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Thursday, January 13, 2011

Rock-Cut Rocks!

The Treasury at Petra, once thought to
actually have been a treasury, or tax house, but
current speculation suggests a library.

Most people are familiar with the rock-cut caves of Petra.  This 6th century BCE capital of the Nabateans, an ancient group of Arabs, is Jordan’s most popular tourist attraction.  A UNESCO World Heritage Site since 1985, the site was abandoned and forgotten until 1812, when a Swiss explorer rediscovered it.

The "Monastery" at Petra.
Photo by Berthold Werner

Petra’s largest monument is a temple, the "Monastery", which has an inscription to Obodas I and dates to the 1st century BCE.  Obodas I was King of the Nabateans from 96 - 85 BCE.  After his death, he was worshipped as a deity, hence the temple in his honor.  Famed for its water conduit system, as well as its architecture, Petra is also home to thousands of tombs.

Rock houses in Cappadocia.

There is a distinction between decorated natural caves, and man-made and designed ones.  Many rock-cut edifices often emulate the designs of wooden architecture, both in their facades and in their interiors.  There are rock-cut monuments in many regions of the world.  Some are dwellings, such as in Cappadocia in Turkey.  Petra is many known for its tombs, and in India most were monasteries and temples.

Cave 16, the Kailasanatha Temple.
Image courtesy of Frontline.

One of the most remarkable sites anywhere in the world is the UNESCO World Heritage site in Ellora, India.  There are 34 monasteries and temples built for a distance of over a mile in length, chiseled into a high basalt cliff.  Understand, these were carved from the top of the cliff down, inside and out.  There are no added elements, everything is made of the same rock - over a mile of carvings. This includes the basic structures, the sculptures, and the reliefs.

Image courtesy of UNESCO.

Roughly dated from 600 - 1,000 CE, the prodigious planning and work involved is mind-blowing.  Most likely they started out with a leveled field, and probably used some kind of grid system.  Working from the back to the front, and likewise from top to bottom, it is thought that they excavated a certain number of feet down and then across to eliminate the need for scaffolding.  The decorations were very detailed and ornate, and it is difficult to imagine the kind of imaging they did without aid of computers.  No doubt models were used, but no evidence exists of them.    

Image courtesy of UNESCO

Many of the structures were made to look like wood - the material used for palaces and other buildings, which is why they no longer exist.  Since these were dedicated to spiritual purposes, it was fitting they were made from a material that would not deteriorate but be everlasting.

Cave 10, also known as the "Carpenter's Cave".
Notice the emulation of wooden beams arching the ceiling.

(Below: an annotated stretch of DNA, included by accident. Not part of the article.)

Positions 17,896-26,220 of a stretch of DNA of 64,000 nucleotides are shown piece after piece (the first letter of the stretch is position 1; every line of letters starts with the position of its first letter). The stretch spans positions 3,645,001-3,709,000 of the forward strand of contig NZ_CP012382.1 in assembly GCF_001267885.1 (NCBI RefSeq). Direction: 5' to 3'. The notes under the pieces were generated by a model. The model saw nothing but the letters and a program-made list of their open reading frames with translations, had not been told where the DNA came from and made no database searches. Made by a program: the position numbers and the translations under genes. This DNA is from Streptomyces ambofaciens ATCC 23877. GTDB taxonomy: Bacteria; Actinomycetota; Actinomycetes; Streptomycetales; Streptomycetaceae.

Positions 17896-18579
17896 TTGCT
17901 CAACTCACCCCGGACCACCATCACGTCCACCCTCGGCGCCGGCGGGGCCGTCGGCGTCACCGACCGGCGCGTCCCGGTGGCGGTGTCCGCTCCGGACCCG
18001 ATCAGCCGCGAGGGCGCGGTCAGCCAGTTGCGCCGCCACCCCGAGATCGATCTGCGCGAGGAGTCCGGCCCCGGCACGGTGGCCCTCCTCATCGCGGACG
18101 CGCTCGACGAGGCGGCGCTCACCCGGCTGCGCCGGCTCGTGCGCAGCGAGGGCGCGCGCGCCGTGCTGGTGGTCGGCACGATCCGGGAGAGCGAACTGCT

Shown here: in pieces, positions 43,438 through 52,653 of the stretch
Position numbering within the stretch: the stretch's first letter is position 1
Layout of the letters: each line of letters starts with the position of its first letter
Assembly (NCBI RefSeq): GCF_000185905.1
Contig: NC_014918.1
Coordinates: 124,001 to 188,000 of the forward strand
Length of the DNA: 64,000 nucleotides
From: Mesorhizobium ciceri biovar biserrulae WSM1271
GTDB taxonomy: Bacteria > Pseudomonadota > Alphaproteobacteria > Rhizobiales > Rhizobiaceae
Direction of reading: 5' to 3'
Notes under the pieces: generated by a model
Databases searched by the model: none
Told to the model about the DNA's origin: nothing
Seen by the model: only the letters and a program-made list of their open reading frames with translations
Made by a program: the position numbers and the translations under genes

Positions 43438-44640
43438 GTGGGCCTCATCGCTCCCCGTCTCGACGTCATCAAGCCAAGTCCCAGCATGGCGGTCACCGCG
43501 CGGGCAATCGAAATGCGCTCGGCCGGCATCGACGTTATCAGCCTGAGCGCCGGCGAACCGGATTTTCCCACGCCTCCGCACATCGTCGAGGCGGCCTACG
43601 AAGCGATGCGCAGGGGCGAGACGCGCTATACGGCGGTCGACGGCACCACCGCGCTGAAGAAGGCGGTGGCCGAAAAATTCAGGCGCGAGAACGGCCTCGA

These were not far from a trade route, and another remarkable fact is that the temples were built for three distinct religions traditions:  Hindu, Buddhist, and Jain. This is a testament to the religious tolerance that existed.  Imagine the discourse and sharing between the adherents of all three faiths.

Modern puja at the Buddhist "Carpenter's Cave".
(Puja is a ritual showing reverence, in this case to a 15-foot Buddha, also seen above.)
Some of these multi-story buildings included living quarters, sleeping facilities, kitchens, and other rooms required for daily life.  In addition, many have courtyards.

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What is arguably the "jewel" of the site is Cave 16, also known as the Kailasanatha.  Designed to look like Mount Kailash, the abode of the Hindu god Shiva, it covers an area twice the size of the Parthenon in Athens.  The design of this temple is standard for ones dedicated to Shiva, and has three structures in the courtyard.  There is a large sculpture of Nandi, Shiva's vehicle which is a sacred bull, in front of the central temple, which houses the lingam (a phallic symbol iconic of Shiva).  This structure has at its base life-size elephants that are bearing its weight.  Behind it is the Shiva temple, which is carved with niches, windows, and sculptures.  While most of the deities depicted are Shaivite (related to Shiva), inside the temple on the right the deities are Vaishnavite (related to the god Vishnu).

One of the most famous themes in Indian art is the depiction of the demon Ravana trying to lift Mount Kailash.  The Kailasanatha has an excellent example of this theme within, and it has become an icon of Indian art.  This particular temple took a hundred years to complete, and 200,000 tons of rock are estimated to have been removed.  

Shiva and consort Parvati on Mt. Kailash with the demon Ravana below.
Image courtesy of Nagcharan
Neither words nor images can convey the astonishing and stunning wonder of this site. The beauty of the art, combined with the wonder of the execution of the entire site, is overwhelming.  If there is one place in the world that you must see, I highly recommend this one.  I know, I've been here.  Those few days are one of the highlights of my life.
Unless otherwise noted, images courtesy of Wikipedia.

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